Women's hockey final just one of several Canada-U.S. Olympic medal clashes
Hockey, curling, bobsleigh, speed skating highlight busy few days for North American rivals
By Amy Cleveland, CBC Sports
A bit of not-so-neighbourly Olympic competition is happening between Canada and the United States as the North American nations are going head-to-head in several key medal events in Pyeongchang, South Korea, over the next few days.
In the marquee moment, Canada will continue its epic hockey rivalry with the American women in the gold-medal game on Wednesday at 11:10 p.m. ET. While both are guaranteed a spot on the podium, neither team will be playing for anything less than the Olympic title.
Here are the key battles to look out for:
Canada's drive for 5
Since its Olympic debut at Nagano in 1998, Canada and the United States have battled for women's hockey supremacy in all but one gold-medal final. The U.S. claimed that first-ever title, but Canada has reigned in the four subsequent championship games.
Canada won the Valentine's Day round-robin match 2-1, but were outplayed by the Americans — getting outshot 45-23 in a game that ended in a skirmish in front of the Canadian net. As always, this will be a must-watch matchup for Canadian hockey fans.
Koe plays for redemption
With Rachel Homan out of medal contention, Kevin Koe is Canada's only remaining chance at curling hardware. He'll have to get through American skip John Shuster in Thursday's 6 a.m. ET semifinal to clinch a medal.
Koe, third Marc Kennedy, second Brent Laing and lead Ben Hebert already dropped a round-robin decision to Shuster 9-7. It'll be win or face the prospect of potentially going home empty handed after the bronze-medal game.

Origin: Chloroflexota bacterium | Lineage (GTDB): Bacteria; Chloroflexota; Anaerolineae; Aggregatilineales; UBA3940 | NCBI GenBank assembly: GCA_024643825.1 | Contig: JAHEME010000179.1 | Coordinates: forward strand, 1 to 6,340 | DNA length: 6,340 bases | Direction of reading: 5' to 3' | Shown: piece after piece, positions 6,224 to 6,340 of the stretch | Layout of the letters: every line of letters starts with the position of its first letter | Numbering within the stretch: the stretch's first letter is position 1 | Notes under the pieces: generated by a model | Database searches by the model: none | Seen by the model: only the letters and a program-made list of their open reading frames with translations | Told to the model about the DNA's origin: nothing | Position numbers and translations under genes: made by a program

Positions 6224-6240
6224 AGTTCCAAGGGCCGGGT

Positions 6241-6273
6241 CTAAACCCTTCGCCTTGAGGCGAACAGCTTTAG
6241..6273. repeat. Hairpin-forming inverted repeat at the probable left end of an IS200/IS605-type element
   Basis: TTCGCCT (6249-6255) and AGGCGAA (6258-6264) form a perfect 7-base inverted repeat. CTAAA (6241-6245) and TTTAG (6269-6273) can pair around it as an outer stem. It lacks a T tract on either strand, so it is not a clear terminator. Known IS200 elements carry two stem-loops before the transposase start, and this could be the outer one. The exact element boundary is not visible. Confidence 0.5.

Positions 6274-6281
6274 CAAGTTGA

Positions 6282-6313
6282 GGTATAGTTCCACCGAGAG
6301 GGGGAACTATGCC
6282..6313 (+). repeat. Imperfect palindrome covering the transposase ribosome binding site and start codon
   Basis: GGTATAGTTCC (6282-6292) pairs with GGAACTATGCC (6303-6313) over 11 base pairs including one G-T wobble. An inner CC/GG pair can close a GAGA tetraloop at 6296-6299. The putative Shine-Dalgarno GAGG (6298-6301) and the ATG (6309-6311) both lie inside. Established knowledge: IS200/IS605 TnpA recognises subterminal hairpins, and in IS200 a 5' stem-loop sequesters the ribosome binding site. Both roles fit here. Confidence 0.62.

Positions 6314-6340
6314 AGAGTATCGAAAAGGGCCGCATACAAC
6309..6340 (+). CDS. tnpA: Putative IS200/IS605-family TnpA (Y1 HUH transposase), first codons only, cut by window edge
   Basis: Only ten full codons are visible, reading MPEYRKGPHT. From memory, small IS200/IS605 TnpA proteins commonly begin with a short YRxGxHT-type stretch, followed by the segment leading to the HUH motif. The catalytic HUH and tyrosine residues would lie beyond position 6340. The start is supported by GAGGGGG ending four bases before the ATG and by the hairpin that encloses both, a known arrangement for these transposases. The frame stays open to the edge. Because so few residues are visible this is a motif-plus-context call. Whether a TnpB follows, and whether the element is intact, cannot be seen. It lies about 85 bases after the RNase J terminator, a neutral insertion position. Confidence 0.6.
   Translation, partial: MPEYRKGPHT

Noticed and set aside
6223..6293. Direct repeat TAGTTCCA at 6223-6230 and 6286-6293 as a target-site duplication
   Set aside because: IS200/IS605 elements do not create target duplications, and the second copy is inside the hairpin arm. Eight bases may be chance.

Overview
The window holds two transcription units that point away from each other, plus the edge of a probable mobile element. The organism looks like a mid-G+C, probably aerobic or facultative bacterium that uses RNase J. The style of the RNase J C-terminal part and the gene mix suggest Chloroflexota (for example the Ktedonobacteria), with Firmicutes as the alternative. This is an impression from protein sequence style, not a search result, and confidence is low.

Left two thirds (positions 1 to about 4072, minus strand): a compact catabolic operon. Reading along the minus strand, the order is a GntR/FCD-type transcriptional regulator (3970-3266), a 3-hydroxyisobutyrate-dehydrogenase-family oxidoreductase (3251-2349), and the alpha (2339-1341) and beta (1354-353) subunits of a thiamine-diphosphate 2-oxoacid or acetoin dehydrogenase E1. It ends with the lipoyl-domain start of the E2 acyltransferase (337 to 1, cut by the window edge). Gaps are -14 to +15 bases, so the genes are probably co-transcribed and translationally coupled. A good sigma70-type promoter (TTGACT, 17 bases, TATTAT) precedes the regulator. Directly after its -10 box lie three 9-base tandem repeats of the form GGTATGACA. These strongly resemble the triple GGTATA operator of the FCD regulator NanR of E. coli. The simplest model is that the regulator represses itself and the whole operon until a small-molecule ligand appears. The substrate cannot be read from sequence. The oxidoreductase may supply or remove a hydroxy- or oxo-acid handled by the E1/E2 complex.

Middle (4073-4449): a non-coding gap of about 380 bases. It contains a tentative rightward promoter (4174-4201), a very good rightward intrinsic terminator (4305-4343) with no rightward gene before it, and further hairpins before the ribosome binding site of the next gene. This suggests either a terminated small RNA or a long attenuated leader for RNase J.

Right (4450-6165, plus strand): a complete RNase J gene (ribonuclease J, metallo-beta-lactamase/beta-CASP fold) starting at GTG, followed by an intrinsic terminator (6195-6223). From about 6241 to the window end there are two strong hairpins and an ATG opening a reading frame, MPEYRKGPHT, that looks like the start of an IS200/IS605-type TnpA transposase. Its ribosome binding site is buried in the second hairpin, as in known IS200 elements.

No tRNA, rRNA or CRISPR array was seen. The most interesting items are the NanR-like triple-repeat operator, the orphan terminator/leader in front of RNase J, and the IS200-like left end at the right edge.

Humphries slides to 3rd-straight podium
Kaillie Humphries was unable to earn her third straight Olympic gold in women's bobsleigh, however she still managed a podium result — finishing in third with new partner Phylicia George.
Humphries' friend and off-season training partner from South of the border, Elana Meyers Taylor, finally beat Humphries in an Olympic race to earn silver. Meyers Taylor also won silver in Sochi four years ago behind Humphries and took bronze in Vancouver.
The Germans reestablished themselves as sliding powerhouses, taking gold after being shut out of medals in the women's event in Sochi — where it was a North American podium sweep with U.S. pilot Jamie Greubel taking bronze.
Canadians lose bronze
In another medal race Wednesday morning, Canada fell short of women's team pursuit speed skating bronze as the U.S. triumphed.
Canadian trio Ivanie Blondin, Keri Morrison and Isabelle Weidemann clocked in at two minutes 59.72 seconds, which wasn't enough to trump America's 2:59.27.
Inaugural big air title on the line
Canada has qualified medal-contending snowboarders in both the women's and men's big air final as the discipline makes its Olympic debut.
While neither nation is guaranteed a medal, both have competitors in the running that have already reached the podium in Pyeongchang in the slopestyle event.
On the men's side, silver medallist Max Parrot and bronze medallist Mark McMorris will look to earn more hardware alongside teammate Sébastian Toutant. They'll again meet American slopestyle gold medallist Red Gerard Friday at 8 p.m. ET.
Laurie Blouin claimed slopestyle silver behind American Jamie Anderson last week and will try to upgrade in big air Wednesday at 7:30 p.m. ET.